The plan would allow triplexes to be built in any neighborhood, including those with mostly single-family homes. While some say it will address the city's affordable housing problem, others worry about density and speculators.
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Met Council: Southwest light rail gets federal green light 15.11.2018 Minnesota Public Radio: Politics
The Metropolitan Council says it has received an important approval from the federal government for funding the Southwest Light Rail Transit Project.
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Rep. Lewis draws flak for blaming GOP election losses on John McCain 13.11.2018 Minnesota Public Radio: Law & Justice
Republicans lost the House because of McCain's Senate vote against repealing the Affordable Care Act, Minnesota U.S. Rep. Jason Lewis wrote Sunday. Reaction from McCain's family and supporters was swift and angry.
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The Nine New Democratic Black Congress Members Come From Heavily White Districts 12.11.2018 American Prospect
AP Photo/Teresa Crawford Democratic Representative-elect Lauren Underwood, who defeated of four-term Republican incumbent Randy Hultgren on November 6, campaigning in Lindenhurst, Illinois.  The blue wave had some black riders. Every African American Democrat in the House running for re-election in this year’s midterms won his or her race.  In addition, voters sent nine new black members, all Democrats, to Congress. As a result, the number of black House members will grow to an  all-time peak  of 56, even if, as appears possible, both black Republicans(Utah’s Mia Love and Texas’ Will Hurt) lose their seats.   What’s unusual about the nine new members is that all of them prevailed in predominantly white and mostly suburban districts. Five of the nine are women.  For most of the 20th century, there were few black members of Congress. In 1950, only two African Americans (William Dawson of Chicago’s South Side and Adam Clayton Powell of Harlem) served in the House. The civil rights movement and the 1965 ...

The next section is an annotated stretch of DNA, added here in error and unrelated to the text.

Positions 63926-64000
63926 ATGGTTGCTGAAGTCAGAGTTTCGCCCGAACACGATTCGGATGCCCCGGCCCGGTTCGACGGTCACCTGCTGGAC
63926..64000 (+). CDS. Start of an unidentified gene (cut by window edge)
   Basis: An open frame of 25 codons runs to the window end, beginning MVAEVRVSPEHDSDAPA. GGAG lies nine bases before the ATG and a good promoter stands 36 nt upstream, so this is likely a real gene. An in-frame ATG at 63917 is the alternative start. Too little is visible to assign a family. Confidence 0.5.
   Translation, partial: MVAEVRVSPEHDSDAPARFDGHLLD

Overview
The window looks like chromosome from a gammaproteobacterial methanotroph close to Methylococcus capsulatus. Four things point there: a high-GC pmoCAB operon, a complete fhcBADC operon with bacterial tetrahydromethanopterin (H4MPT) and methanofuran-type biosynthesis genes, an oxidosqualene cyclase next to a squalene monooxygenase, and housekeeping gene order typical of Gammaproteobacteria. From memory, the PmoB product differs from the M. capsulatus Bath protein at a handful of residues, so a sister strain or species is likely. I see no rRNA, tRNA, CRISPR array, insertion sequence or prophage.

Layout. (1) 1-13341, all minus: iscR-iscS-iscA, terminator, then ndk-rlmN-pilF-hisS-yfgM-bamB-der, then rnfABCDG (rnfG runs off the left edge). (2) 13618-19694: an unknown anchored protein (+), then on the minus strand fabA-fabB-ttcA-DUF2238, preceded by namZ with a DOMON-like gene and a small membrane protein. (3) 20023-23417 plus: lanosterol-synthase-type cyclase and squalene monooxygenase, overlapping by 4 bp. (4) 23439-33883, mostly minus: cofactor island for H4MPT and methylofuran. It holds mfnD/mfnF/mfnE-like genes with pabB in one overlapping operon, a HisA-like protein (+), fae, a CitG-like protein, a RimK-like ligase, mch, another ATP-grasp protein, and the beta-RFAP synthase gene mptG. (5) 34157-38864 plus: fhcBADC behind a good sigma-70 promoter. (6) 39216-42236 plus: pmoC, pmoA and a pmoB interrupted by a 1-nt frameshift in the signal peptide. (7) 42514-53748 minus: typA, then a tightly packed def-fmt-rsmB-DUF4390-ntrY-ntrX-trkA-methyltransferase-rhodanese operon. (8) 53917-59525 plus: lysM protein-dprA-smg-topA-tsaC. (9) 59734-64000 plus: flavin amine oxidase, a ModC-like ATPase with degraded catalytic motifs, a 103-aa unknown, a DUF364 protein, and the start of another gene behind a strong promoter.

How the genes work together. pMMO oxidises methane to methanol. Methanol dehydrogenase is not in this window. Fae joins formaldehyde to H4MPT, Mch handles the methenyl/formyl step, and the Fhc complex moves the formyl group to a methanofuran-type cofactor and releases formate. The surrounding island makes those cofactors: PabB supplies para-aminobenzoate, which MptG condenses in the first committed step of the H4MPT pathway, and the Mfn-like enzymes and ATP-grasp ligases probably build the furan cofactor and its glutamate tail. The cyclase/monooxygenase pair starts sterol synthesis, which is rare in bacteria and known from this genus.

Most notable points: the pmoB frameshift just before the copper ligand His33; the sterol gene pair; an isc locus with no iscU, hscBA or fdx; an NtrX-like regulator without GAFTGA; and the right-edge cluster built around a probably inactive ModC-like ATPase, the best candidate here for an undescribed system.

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Local Officials Paid a Price on Tuesday for Cooperating with ICE 9.11.2018 American Prospect
Local law enforcement officials’ cooperation with federal immigration enforcement was on the ballot on Tuesday in counties in Maryland, North Carolina, New York, and Minnesota. In a range of local elections, voters ousted officials who had assisted or worked alongside Immigration and Customs Enforcement (ICE) to implement President Trump’s war on immigrants.  The election results are a coup for organizers and activists who have been working to make clear the link between the president’s harsh immigration agenda and small-town politics. Their electoral victories may provide a model for future grassroots efforts to curtail abusive policies towards immigrants.  Just days after taking office, President Trump issued an  executive order  directing federal officials to pursue more 287(g) agreements, which allow for participating state and local law enforcement officers to enforce immigration law after receiving training from ICE. Officers deputized under the program are allowed inquire about the immigration ...